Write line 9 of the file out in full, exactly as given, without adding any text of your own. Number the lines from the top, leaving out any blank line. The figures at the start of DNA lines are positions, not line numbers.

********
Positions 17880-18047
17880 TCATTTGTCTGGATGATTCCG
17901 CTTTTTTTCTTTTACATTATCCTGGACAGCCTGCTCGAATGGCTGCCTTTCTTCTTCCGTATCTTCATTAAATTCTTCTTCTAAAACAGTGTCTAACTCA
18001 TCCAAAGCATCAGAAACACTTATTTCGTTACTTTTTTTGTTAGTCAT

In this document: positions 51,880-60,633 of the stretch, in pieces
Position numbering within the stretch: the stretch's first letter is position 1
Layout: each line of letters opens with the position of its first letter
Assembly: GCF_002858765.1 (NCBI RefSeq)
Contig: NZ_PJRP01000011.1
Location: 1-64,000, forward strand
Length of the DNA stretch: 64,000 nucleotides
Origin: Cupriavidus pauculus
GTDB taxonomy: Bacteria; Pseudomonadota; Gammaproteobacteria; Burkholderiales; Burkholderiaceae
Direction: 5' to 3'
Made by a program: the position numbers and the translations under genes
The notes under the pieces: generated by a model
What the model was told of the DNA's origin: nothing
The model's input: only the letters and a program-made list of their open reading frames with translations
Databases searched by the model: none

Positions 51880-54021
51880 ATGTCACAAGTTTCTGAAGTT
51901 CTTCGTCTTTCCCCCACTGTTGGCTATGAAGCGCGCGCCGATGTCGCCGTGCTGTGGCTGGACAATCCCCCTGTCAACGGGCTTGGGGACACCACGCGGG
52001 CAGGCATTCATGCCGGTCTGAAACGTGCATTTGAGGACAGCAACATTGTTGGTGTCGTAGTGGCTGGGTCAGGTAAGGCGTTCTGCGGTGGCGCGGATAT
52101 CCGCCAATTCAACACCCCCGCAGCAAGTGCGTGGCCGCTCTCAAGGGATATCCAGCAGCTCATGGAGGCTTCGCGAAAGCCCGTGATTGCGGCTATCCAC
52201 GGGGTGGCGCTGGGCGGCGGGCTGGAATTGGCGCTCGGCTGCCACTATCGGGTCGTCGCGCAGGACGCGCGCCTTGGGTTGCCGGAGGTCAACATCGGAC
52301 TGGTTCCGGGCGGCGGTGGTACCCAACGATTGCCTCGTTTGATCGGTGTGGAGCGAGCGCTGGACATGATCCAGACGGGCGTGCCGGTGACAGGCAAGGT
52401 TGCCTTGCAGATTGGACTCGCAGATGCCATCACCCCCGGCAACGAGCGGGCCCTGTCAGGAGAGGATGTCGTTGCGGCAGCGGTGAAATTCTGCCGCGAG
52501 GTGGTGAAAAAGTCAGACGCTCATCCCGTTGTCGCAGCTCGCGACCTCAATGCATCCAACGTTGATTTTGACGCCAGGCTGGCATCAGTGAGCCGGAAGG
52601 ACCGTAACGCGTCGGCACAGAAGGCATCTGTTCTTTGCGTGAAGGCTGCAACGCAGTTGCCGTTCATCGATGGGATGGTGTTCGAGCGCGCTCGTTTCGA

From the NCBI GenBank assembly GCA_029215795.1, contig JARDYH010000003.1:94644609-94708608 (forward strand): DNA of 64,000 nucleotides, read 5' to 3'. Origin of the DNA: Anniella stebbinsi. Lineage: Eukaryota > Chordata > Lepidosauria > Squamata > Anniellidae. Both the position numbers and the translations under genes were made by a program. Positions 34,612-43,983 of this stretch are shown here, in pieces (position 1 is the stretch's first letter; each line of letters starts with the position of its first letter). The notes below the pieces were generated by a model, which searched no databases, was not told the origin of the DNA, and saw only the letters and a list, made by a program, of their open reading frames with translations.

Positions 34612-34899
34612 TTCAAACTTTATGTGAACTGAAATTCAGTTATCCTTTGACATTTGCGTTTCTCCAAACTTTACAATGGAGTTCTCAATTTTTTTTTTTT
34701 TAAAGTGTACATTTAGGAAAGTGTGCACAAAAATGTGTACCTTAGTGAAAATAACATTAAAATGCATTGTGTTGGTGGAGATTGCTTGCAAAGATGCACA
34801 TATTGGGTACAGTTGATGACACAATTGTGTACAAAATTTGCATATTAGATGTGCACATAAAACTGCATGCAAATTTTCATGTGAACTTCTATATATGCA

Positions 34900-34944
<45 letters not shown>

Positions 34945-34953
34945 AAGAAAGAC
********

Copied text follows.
Contig: NZ_PJRP01000011.1